Proceeds will benefit Merrimack Valley Food Bank
October 20, 2013
By Yadira Betances
EagleTribune.com, North Andover, MA
LAWRENCE — Using 3,340 canned foods, 12 employees at Cube 3 Studio designed “A Reel Meal.”
The play on words was part of Canstruction, a design and building competition by architects, engineers, and designers who made sculptures completely out of canned goods to benefit the Merrimack Valley Food Bank.
This year’s theme is “Cinema and Movies” with all artwork focusing on images and characters from the silver screen, said Maria Salvatierra, the firm’s marketing manager.
Led by captain Ben Scott, Cube 3 Studio created a theater complete with a movie screen and seats by coordinating the fire roasted tomatoes in the curtains and the tomato sauce in the chairs. The cans were stacked together with plywood. The team even made a time lapse video of themselves at work, which is shown on the theater screen. The 1-1/2 minute video even has credits at the end.
Staff members at Cube 3 Studio of Lawrence, built a movie theater out of canned foods as part of Canstruction to collect food items for the Merrimack Valley Food Bank. They will in turn distribute it to local food pantries including Lazarus House, Neighbors in Need and others.
Scott said they had other ideas including; an Oscar Award, a scene from the Emerald City from the Wizard of Oz movie, a movie reel and a bucket of pop corn and a soft drink cup. In the end, the movie theater idea won.
“We wanted to stick with an iconic representation of the movies,” Scott said.
Scott said Cube 3 Studios came up with the idea in August. They first created a three-dimensional computer model of the movie theater and added the different color labels to see how the finished sculpture would look like. They completed the sculpture in six hours.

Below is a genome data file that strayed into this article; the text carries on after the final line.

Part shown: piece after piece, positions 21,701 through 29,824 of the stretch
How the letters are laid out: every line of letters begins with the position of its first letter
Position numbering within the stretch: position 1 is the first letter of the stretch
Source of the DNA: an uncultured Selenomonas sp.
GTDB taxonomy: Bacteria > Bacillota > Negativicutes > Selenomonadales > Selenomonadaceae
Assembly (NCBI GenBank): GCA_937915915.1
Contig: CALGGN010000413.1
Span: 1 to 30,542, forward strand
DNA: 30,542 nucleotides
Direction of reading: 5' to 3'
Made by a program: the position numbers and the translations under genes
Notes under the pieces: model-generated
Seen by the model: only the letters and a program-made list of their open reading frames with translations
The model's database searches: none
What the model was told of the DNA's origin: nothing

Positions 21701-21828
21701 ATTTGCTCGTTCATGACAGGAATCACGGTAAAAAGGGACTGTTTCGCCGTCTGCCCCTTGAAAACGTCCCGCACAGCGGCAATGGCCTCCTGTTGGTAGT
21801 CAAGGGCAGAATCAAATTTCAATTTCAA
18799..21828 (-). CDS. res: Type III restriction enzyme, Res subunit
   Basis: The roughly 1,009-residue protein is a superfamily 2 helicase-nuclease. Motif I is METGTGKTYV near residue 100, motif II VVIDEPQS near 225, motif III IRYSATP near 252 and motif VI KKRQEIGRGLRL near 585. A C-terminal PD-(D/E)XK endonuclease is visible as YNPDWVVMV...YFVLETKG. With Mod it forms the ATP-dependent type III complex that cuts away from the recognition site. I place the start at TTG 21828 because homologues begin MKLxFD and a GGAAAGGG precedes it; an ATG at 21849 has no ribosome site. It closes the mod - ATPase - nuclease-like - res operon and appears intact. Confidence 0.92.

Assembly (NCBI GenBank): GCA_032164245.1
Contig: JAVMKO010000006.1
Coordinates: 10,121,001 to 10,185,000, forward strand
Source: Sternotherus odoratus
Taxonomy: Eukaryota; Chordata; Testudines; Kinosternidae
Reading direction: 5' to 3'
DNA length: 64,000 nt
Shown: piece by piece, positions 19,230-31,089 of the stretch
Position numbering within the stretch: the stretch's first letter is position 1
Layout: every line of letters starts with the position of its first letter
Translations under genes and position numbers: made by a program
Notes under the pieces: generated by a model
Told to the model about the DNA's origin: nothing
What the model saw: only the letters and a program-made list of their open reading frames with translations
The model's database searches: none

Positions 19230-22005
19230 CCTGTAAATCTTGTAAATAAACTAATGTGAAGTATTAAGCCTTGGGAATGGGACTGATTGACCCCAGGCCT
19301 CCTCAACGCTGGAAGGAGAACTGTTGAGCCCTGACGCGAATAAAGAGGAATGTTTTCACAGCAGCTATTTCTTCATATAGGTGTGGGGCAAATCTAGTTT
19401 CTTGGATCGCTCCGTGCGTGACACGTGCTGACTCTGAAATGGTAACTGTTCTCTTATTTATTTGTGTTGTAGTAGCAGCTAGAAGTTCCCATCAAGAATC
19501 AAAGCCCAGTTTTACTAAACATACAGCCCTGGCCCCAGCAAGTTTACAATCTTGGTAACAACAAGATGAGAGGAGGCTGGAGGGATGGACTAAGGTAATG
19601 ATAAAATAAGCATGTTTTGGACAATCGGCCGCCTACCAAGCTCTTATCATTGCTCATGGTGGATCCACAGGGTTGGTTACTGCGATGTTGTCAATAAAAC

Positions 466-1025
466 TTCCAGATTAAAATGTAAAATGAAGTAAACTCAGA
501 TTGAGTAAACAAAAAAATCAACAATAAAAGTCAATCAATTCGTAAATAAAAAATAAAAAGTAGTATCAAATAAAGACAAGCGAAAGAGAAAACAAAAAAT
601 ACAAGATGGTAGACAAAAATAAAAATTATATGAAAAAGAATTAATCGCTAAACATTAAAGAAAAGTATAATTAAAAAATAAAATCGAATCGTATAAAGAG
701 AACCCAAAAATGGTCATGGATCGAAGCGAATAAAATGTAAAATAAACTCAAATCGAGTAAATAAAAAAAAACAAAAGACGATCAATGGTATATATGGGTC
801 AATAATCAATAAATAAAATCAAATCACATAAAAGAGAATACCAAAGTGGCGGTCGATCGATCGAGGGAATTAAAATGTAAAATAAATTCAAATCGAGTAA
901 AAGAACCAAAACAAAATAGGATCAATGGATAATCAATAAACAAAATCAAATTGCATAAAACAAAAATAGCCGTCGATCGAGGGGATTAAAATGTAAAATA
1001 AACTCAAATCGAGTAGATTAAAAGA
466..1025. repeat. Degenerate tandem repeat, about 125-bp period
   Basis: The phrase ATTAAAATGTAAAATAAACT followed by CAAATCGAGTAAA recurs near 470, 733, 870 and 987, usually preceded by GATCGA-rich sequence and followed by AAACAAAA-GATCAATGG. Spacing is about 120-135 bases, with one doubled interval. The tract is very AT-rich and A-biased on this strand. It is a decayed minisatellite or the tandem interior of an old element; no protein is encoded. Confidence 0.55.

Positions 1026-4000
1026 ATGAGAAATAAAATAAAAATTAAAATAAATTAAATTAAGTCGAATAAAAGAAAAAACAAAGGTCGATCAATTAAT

“It wasn’t hard to build because we used the computer model and it went up smoothly. It was more fun than anything else,” Scott said.
Benjamin Scott of Cube 3 Studio in Lawrence shows a rendering of a food can design that the company put together for charity.
In previous years, Cube 3 Studio made financial contributions to Canstruction. This is the second year they participated in the actual event.
“We like to get involved in our local community and help the people that do business with us and we serve as well,” Scott said.
This is the 18th year Boston Society of Architects has held the competition All the canned goods are supplied by the teams and coordinated through Stop & Shop.
In turn, the Food Bank will distribute the canned goods to local agencies including Lazarus House, Neighbors in Needs in Lawrence; Pregnancy Care Center, Salvation Army, Veterans Northeast Outreach Center, all of Haverhill; Changing Lives Christian Church and Fidelity House in Methuen as well as other food programs in Newburyport, Amesbury, Salisbury, and the New Hampshire towns of Salem, and Windham.
Amy Pessia, executive director of the Merrimack Valley Food Bank could not be happier.
“This is literally a dream come true,” Pessia said, adding, when she started working at the food bank in 2002, she had seen the sculptures online or in photographs only.
“I dreamed of being able to receive that many cans of food and I admired the talent that went into creating those sculptures,” Pessia said.
Then, in 2011, the Boston Society of Architects were looking for a new food bank to partner with after donating the canned goods to the Boston organization.
“We were elated and incredibly blessed to partner with them,” Pessia said.
She said Merrimack Valley Food Bank distributes 60,000 monthly through food pantries and soup kitchens throughout Greater Lawrence, the North Shore and Southern New Hampshire.